Banks show huge interest in 'Bangladesh Bank Bill' auction
In the wider interest of banks, only two auctions of Bangladesh Bank (BB) have mopped up a total of Tk8,675 crore of excess liquidity from banks so far.
On the second day of the auctions, they absorbed Tk6,070 crore.
Earlier on August 9, the central bank absorbed Tk2,605 crore in excess liquidity from the banking system through seven-day and 14-day BB bills.
Some 41 banks participated in the auction for 30-day bills on the second day on Wednesday and different banks purchased bills at a yield rate of 1.25%.
On the first auction day, for a seven-day term bill, the central bank's yield rate was 0.54% and for a 14-day term bill, it was 0.75%.
Giving emphasis on keeping interest rates low, former Bangladesh Bank governor Salehuddin Ahmed told Dhaka Tribune: "The interest rate in the call money market is now below 1%. The yield rate of government treasury bills is not more than 1%. In this situation, it is not right to expect much from the yield of the Bangladesh Bank Bill.”
“In this situation, if the interest rate is not low, the banks will want to invest in the central bank without giving loans to the private sector,” he added.
Despite such low-interest rates, the banks have responded extensively to the auction.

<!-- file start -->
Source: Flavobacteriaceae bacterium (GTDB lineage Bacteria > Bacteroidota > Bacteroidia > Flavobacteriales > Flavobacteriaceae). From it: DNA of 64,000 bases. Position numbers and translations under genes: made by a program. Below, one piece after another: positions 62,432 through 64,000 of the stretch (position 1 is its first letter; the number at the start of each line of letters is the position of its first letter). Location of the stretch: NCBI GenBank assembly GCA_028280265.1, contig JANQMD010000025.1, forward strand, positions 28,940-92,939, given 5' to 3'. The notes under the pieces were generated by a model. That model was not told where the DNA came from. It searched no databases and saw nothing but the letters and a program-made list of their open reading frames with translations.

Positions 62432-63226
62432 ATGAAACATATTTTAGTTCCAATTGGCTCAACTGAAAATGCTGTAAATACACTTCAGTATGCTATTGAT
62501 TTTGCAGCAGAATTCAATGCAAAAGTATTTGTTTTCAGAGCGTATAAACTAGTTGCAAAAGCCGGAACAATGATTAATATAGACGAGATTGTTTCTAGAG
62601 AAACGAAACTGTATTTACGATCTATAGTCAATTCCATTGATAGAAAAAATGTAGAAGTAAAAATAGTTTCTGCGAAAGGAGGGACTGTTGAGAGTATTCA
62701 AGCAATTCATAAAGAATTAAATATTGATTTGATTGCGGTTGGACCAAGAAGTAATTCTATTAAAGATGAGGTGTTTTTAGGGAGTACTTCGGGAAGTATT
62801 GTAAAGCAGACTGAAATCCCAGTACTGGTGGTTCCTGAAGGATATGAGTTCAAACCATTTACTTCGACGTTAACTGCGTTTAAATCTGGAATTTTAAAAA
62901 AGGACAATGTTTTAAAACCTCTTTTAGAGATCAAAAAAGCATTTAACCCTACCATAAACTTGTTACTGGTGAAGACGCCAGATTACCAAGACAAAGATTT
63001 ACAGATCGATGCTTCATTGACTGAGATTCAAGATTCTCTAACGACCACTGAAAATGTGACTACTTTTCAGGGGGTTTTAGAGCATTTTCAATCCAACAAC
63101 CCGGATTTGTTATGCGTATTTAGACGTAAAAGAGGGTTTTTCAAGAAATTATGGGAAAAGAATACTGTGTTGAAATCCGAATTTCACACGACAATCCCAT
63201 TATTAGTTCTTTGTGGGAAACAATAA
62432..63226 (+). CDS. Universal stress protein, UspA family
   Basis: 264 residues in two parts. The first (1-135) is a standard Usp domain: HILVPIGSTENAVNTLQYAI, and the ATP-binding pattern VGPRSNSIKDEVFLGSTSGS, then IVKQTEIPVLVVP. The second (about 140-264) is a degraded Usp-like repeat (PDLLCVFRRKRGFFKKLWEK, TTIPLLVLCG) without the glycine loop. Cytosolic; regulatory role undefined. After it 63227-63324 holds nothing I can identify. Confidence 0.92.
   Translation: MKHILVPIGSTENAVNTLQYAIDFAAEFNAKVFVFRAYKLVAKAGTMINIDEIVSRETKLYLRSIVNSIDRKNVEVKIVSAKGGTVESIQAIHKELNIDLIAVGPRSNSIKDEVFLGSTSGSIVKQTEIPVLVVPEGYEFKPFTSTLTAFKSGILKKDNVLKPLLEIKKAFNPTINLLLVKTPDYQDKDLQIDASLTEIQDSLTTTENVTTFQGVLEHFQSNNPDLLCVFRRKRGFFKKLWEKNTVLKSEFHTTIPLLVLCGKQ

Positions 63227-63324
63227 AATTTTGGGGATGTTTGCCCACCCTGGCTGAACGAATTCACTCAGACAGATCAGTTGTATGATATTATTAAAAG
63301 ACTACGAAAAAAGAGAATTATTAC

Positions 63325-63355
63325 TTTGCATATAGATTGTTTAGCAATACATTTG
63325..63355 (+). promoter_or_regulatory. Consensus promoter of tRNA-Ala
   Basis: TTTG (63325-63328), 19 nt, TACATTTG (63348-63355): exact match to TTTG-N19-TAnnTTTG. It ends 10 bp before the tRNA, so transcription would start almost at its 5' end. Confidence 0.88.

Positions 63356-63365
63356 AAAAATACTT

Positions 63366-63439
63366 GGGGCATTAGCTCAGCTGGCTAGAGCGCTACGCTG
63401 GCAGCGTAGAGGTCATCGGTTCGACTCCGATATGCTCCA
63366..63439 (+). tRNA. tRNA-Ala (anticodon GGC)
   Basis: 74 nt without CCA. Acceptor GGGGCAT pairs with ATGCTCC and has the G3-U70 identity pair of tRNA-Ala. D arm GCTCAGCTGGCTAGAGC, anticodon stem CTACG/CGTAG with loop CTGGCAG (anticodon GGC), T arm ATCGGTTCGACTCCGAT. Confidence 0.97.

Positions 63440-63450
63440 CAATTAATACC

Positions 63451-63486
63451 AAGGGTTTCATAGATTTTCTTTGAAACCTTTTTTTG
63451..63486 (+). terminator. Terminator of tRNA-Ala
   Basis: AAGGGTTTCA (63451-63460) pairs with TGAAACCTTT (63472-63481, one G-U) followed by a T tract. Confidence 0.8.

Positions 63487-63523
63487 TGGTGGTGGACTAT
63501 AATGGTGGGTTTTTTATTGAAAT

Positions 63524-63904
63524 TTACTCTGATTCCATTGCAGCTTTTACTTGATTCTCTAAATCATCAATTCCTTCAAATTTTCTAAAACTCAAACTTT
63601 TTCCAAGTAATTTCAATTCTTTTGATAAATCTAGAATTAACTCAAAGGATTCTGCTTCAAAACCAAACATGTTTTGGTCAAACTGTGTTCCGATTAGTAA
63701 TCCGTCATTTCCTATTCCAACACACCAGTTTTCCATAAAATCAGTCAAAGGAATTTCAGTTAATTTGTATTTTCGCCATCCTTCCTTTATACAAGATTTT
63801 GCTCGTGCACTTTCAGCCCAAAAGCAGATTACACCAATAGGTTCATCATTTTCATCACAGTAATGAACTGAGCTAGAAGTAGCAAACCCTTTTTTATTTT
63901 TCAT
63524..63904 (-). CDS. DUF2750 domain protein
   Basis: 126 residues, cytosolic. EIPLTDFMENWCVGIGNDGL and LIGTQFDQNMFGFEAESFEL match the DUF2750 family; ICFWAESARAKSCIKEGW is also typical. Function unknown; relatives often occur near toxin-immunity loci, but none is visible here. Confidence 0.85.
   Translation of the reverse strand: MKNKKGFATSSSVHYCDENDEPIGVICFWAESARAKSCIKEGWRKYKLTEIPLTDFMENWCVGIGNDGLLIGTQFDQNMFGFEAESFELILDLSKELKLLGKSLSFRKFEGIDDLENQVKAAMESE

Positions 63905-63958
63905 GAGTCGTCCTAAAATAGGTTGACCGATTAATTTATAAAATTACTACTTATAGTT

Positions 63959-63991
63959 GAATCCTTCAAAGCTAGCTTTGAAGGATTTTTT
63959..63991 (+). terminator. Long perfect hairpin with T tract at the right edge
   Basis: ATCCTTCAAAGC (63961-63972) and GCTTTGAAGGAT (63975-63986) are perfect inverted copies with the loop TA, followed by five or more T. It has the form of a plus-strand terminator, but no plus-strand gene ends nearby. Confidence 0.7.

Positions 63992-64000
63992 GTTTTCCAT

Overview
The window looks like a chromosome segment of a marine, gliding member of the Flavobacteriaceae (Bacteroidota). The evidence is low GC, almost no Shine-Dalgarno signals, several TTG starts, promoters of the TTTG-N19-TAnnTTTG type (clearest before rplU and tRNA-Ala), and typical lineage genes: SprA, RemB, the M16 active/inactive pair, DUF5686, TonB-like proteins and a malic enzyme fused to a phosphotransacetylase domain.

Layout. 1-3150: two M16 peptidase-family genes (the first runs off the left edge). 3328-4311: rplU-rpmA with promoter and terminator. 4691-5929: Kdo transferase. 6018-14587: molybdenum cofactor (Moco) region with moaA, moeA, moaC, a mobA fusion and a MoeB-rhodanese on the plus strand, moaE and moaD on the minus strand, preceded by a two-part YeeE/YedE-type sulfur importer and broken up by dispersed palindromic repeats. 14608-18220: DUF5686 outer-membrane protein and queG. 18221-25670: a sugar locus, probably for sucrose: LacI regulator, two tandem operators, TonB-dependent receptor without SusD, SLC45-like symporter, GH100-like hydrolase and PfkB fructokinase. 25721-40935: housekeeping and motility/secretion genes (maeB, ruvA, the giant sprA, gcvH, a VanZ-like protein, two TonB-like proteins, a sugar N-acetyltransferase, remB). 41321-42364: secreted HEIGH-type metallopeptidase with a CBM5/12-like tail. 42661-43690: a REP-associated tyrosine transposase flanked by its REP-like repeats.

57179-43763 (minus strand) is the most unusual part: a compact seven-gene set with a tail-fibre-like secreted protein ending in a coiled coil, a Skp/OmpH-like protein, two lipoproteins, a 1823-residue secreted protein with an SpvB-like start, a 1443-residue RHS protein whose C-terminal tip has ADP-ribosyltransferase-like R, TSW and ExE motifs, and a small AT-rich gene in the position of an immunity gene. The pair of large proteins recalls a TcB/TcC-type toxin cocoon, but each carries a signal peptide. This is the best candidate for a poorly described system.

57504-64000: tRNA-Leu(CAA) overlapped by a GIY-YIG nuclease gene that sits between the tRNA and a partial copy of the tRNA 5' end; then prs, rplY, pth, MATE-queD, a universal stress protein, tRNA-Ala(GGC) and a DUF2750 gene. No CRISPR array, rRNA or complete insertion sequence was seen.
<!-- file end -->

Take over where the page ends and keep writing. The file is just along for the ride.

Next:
In this regard, Agrani Bank Chairman Zaid Bakht told the media that banks are not able to invest amid the coronavirus pandemic. If there is idle money in the bank, nothing is available.
“That is why what is available through this bill is profit and banks are so interested in this auction,” he added.
According to BB data, the total excess liquidity in the banking sector almost doubled in the last year and stood at Tk2.39 trillion this June. The figure was Tk1.39 trillion during the same period last year.
Inflation is already on the rise. The inflation rate was recorded at 5.56% in FY21, overshooting the government's target of 5.40%. In June this year, inflation was 5.64% — the highest in the last eight months. But in July, it came down to 5.36.
Experts say that high inflows of remittance sent by expatriate Bangladeshis have mostly contributed to excess liquidity as the central bank is purchasing dollars from the market, injecting money.
Moreover, during the pandemic, the central bank reduced rates of monetary instruments like CRR (cash reserve ratio), repo and reverse repo and ADR (advance deposit ratio).
Low demand for credit in the private sector has also contributed to the piling up of surplus liquidity in the banking system.
So, the Bangladesh Bank moved with a decision on August 5 to mop up such a huge amount of excess liquidity from banks by issuing bills, aiming to control price pressure and keep the money market stable.
BB informed that the next auction of the 10-year Bangladesh Government Treasury Bond Sale (Re-Issue) will be held on August 17 at Bangladesh Bank.